An endless, unceasing joy is connected with this life. That is what the mixed wine speaks of. It is a joy that expresses itself in various ways. We can apply this to all kinds of relationships we have. In this way we can be a joy for our wife and children in our dealings with them. This also applies to our neighbors and colleagues. We pass on joy as we reveal the new, eternal life we possess.

The “belly” is closely connected to the navel. It is the place where new life is formed and where new life comes forth (Job 1:21; Job 3:10-1 Kings :Job 31:15; Ecclesiastes 5:14; Ecclesiastes 11:5). The belly also speaks of the interior, of feelings, and of the absorption of food (Habakkuk 3:16; Romans 16:18; Jeremiah 51:34; Ezekiel 3:3; 1 Corinthians 6:13; Philippians 3:19; Revelation 10:9-2 Samuel :). Her belly is compared to “a heap of wheat Fenced about with lilies”. The wheat reminds us of the Lord Jesus. He compares Himself to a grain of wheat that has fallen into the earth and died, thereby bearing much fruit (John 12:24). From His death and resurrection came forth “a heap of wheat”.

This applies here to Israel in the future when all who are scattered in Israel are gathered together as “a heap of wheat” (Matthew 13:24-Amos :; Matthew 24:31). All Israel is then saved (Romans 11:26). That is the fruit of the work of Christ. The remnant has the features of Him from Whom they received life, just as every grain in the heap of wheat has the same features as that one wheat grain from which they came.

This heap of wheat, this great harvest, is “fenced about with lilies”. The lilies are a picture of the remnant of the tribulation in the land. These images increase the glory of the ‘of the prince’s daughter’, but above all of the Artist Who shaped her in this way.

The description of the breasts (Song of Solomon 7:3) fits seamlessly with the description of the navel and belly. The breasts indicate adulthood, maturity. They also point to the ability to pass on to the newborn child the food she herself first took to herself. We have also seen this description in Song of Songs 4, which is given there by the groom (Song of Solomon 4:5).

What was said there is also true here. Breasts are a picture of spiritual maturity and the ability to pass on food to small children. The “two fawns” seem to allude to this. Fawns drink from their mother’s milk. The milk that is passed on by the breasts speaks of the Word of God through which believers grow spiritually (1 Peter 2:2).

There is also balance in the bride’s public appearance. This is expressed in the image of “twins of a gazelle”. The original word means ‘two young deer born from the same mother’. They are identical in size, one is not bigger than the other. Her life is in balance. Doctrine and life are in balance. It does not lapse into extremes. This is also important for us. We must not set these two sides of the life of faith against each other, but let them develop side by side. If so, we will go our way with the elegance of a gazelle.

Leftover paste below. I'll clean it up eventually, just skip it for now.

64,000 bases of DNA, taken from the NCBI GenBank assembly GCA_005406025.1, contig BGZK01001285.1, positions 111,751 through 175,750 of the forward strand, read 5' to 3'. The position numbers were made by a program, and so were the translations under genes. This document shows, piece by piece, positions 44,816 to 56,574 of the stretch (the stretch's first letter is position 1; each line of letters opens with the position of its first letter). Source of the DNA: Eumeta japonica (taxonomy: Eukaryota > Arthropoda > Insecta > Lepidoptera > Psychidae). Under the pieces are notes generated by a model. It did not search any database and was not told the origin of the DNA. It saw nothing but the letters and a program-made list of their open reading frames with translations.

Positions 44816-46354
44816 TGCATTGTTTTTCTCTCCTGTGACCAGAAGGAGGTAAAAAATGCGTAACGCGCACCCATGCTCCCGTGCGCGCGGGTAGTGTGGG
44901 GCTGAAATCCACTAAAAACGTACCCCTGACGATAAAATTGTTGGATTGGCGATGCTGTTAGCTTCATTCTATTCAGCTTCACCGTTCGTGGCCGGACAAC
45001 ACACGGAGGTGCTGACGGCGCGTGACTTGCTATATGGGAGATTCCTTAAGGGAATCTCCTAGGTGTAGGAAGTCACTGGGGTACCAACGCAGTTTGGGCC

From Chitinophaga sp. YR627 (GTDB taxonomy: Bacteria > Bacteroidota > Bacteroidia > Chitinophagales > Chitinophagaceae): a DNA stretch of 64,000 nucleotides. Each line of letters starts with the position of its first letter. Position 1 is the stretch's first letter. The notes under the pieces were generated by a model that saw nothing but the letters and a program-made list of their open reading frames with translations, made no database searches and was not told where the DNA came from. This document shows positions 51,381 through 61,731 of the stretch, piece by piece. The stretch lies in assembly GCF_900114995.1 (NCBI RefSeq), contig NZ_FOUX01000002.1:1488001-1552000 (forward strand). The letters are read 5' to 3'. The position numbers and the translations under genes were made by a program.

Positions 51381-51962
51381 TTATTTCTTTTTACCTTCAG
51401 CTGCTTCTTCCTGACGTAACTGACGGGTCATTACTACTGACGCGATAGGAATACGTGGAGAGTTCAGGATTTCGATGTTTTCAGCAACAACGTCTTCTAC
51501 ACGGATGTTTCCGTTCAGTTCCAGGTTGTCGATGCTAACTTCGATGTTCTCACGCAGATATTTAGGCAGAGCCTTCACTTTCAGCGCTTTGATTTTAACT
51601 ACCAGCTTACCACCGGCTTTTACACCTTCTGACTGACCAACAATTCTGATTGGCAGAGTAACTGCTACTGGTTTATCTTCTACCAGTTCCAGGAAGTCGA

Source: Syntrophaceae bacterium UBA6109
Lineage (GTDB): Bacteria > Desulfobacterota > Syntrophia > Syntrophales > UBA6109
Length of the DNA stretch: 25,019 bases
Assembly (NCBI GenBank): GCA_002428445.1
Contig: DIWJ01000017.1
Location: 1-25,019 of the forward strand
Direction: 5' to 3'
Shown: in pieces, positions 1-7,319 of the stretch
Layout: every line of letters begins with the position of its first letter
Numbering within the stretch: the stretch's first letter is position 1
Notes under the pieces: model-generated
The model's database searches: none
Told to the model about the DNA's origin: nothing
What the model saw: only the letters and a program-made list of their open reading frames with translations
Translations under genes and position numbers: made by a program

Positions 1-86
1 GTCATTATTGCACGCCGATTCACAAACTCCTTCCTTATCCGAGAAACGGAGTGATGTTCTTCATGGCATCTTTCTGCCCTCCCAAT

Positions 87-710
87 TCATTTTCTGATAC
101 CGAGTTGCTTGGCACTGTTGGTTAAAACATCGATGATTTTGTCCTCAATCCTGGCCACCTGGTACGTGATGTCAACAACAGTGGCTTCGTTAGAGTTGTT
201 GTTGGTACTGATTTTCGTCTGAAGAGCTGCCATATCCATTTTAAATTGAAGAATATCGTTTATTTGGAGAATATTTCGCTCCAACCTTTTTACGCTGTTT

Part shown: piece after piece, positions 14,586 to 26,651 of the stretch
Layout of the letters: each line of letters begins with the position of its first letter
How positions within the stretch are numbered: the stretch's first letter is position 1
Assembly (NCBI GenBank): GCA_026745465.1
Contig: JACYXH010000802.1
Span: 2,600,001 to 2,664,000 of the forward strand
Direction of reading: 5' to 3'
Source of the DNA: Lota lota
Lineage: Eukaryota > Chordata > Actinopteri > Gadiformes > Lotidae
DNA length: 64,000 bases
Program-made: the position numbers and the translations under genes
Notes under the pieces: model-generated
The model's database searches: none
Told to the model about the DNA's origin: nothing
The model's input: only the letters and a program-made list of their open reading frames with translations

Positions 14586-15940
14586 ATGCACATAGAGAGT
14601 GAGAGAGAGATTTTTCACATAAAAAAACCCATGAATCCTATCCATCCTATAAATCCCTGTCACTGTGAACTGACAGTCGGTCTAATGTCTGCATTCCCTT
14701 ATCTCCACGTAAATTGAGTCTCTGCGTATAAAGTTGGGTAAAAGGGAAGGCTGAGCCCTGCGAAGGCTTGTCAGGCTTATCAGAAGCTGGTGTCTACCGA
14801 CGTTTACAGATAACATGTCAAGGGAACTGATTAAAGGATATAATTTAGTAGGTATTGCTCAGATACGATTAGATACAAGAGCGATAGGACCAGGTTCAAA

Prophetically we see in the bride’s performance as a daughter of the prince the performance of the new Israel in the kingdom of peace. Israel will be a blessing to all the nations of the earth in a lovely, elegant manner, like a gazelle, during the kingdom of peace. The peoples will be provided by her with what they need.

Verses 4-6

Neck, Eyes, Nose, Head and Hairlocks

The description of her neck also fits her character as the prince’s daughter (Song of Solomon 7:4). She is no longer obstinate, reluctant to bow under the yoke of the Lord, but powerful in faith. Her neck is a paragon of beauty. Honor is her neck compared to the tower of David (Song of Solomon 4:4), a kind of weapon storage-place, which speaks of defensive power. Here her neck is compared to “the ivory tower”, which speaks of royal glory. It fits her description as a prince’s daughter.

In the bridegroom’s description of the bride she compares the groom’s belly with shiny ivory (Song of Solomon 5:14). Ivory is mentioned in connection with the kingship of Solomon, king of peace (1 Kings 10:22; 2 Chronicles 9:21). Solomon made “a great ivory throne” (1 Kings 10:18; 2 Chronicles 9:17). We can therefore connect ivory with the kingship of Christ which He exercises in peace.

That the bride’s neck is compared to the ivory tower indicates that Jerusalem will share in the reign of the Lord Jesus. That is what the Lord says to His disciples: “And Jesus said to them, “Truly I say to you, that you who have followed Me, in the regeneration when the Son of Man will sit on His glorious throne, you also shall sit upon twelve thrones, judging the twelve tribes of Israel” (Matthew 19:28).

Now there is still rejection, but soon He will reign and then they may reign with Him. The throne and the twelve thrones speak of this. It is the throne of His glory, the throne which will be established on earth in the glory of the kingdom of peace, when “the earth will be full of the knowledge of the LORD As the waters cover the sea” (Isaiah 11:9). The thrones they will sit on relate to their government over Israel, that is to say their rule over Israel. They will be distributers of blessings for Israel.